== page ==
Q & A with Jane Austen Made Me Do It Authors: Question 1 & Giveaway!

Jane Austen Made Me Do It, edited by Laurel Ann Nattress (2011)Last summer, in preparation for the release of my short story anthology Jane Austen Made Me Do It, I had the opportunity to interview all twenty-four authors who had contributed stories. I asked fifteen questions to a very diverse group of writers. Their responses were both amusing and surprising.

For your enjoyment I will be sharing a question every Friday over the next fifteen weeks and offering a chance to win one signed copy of Jane Austen Made Me Do It each week. Just leave a comment answering the question at the bottom of the post. Good luck to all!

1.) How did Jane Austen make you do it? What inspired you to join this anthology?

  • How could I pass up the opportunity to drop in on some of my favorite people? – Pamela Aidan
  • The first thing that attracted me to the contest was the title of the anthology.  Jane Austen Made Me Do It.  That fabulous title left open many possibilities that my imagination ran quite wild with them.  The contest really was an amazing opportunity for an aspiring author.  So I sat down with my notebook and a pen and started brainstorming.  From the first, I knew that in my story, I would include a phrase from the title of the anthology.  From there, I worked backward, asking myself the questions.  What did Jane Austen make you do?  Why?  How?  And from there I built the story.  Quite literally, I wrote the last line first, and the first line of the story was almost the last thing I wrote. – Brenna Aubrey
  • Jane was eager to recount a lost episode in Lord Harold Trowbridge’s life, from 1805 Bath.  It was hardly book-length material, so a short story anthology was perfect. – Stephanie Barron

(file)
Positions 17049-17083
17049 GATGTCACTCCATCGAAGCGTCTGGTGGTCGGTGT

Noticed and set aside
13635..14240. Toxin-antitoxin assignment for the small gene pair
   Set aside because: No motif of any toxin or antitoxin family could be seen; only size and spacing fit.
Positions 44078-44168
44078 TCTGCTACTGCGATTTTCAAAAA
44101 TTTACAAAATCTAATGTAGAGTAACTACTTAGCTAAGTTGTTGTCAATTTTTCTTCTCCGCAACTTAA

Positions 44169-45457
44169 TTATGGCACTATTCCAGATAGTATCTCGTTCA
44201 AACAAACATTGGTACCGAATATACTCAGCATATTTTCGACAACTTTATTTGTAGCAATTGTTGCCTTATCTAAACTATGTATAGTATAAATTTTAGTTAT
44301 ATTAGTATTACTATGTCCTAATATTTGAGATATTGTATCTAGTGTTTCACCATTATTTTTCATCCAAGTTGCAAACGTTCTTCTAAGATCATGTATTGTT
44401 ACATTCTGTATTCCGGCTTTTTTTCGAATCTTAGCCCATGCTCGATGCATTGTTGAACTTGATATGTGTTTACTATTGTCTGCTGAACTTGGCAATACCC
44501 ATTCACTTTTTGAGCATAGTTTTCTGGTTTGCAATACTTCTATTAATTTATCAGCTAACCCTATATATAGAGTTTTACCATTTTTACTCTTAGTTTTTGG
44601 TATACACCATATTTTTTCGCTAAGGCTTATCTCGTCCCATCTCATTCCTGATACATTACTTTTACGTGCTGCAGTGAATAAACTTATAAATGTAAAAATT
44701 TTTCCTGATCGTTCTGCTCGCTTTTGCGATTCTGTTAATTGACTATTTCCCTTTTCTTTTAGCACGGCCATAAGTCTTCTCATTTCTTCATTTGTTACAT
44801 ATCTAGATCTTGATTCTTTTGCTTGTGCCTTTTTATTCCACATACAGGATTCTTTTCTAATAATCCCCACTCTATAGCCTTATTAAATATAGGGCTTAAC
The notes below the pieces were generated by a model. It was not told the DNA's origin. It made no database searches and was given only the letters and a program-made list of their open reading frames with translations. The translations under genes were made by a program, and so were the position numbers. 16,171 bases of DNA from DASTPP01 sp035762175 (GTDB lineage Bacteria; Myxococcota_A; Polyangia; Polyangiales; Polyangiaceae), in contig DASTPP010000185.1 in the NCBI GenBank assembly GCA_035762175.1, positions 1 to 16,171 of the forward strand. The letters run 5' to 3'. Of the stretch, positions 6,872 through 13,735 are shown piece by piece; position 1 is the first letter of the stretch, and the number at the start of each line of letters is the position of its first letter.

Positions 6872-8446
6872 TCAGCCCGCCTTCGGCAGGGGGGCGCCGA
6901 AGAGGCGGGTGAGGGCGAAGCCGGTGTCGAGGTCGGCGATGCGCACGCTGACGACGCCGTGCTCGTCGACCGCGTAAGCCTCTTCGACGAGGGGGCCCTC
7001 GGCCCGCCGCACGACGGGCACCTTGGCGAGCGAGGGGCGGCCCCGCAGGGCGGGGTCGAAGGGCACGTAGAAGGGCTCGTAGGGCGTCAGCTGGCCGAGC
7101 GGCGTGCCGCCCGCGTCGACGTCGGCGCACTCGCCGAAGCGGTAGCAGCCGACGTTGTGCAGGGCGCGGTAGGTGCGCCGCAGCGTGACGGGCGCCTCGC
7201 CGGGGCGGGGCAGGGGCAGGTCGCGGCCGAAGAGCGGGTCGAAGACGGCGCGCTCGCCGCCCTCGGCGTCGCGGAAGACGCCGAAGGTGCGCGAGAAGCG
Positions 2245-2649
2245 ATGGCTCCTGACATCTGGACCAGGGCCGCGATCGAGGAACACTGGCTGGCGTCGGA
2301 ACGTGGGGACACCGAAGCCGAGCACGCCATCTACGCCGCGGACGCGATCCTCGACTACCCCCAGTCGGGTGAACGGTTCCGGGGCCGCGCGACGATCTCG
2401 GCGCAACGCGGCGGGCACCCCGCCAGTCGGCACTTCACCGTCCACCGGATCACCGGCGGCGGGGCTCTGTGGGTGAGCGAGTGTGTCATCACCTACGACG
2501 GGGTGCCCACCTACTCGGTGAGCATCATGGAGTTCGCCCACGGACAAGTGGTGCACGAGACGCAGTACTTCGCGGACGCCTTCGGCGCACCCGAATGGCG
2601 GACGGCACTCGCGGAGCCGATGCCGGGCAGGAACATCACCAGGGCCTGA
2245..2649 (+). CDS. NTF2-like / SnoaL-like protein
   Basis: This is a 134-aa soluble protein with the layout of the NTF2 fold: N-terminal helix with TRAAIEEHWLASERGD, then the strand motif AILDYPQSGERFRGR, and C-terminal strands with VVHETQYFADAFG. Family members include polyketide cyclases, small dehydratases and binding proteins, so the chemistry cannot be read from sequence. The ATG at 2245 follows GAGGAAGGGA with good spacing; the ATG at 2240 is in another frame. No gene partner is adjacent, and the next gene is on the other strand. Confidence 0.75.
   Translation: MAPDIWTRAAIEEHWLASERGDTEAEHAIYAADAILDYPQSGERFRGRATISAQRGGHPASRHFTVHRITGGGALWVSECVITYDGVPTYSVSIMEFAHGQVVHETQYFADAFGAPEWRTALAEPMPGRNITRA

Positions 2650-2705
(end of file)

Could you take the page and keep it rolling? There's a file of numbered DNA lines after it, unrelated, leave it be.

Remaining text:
• It was an opportunity to stretch myself creatively as a storyteller. Many people assume that short stories are easier to write than novels because they are, well, shorter—but that isn’t true. Like poetry, drama, essays, and novels, short fiction is its own literary form with its own demands and challenges. Also, unlike my mystery series, “The Chase” is straight historical fiction, the dramatization of real events that happened to a real person (Jane’s brother Frank), so I enjoyed the chance to tell a different kind of tale and explore new characters. – Carrie Bebris
  • I joined the anthology because I already had a story that fit it precisely – a Regency short story in which Jane herself plays a part. – Jo Beverley
  • My first experiments in unwisely trying to imitate Jane Austen’s style (er, it’s impossible) were as long ago as in 1984, when I won a contest writing as Miss Bates in the Jane Austen Society of North America journal Persuasions.  Since I’ve never grown tired of re-reading Jane Austen, minutely examining her style, methods and meaning, and heaven help me, imitating her, it seemed natural that either I must find my way into a fabulous anthology or be locked up for crimes against Jane! – Diana Birchall
  • In truth, Mitchell Waters, my completely darling agent (who, I understand, is somewhat the godfather of this book), made me do it – but only if we could convince my husband Frank too! – Diane Meier
  • Even though I don’t have an agent (darling or any sort), I didn’t seek persuading. Having lived in England for twenty-five years, when much of the country was hopping with Austen fever, I was delighted to respond to her. I’d been to Chawton, her home in Hampshire, and seen the door with the creaking hinge – which she didn’t want fixed because it warned her when anybody was approaching, and thus gave her time to hide what she was writing. And I’d made radio and television features about her, interviewing many authors and commentators about their passion for the woman whom Samuel Beckett (not the most ready admirer of other writers) called “the divine Jane.” Also, in the summer of 1978, I attended the Sotheby’s antiquarian books auction in London, where The Watsons, an unfinished novel five chapters long, was sold for a lot less than the $1.5m it fetched recently. – Frank Delaney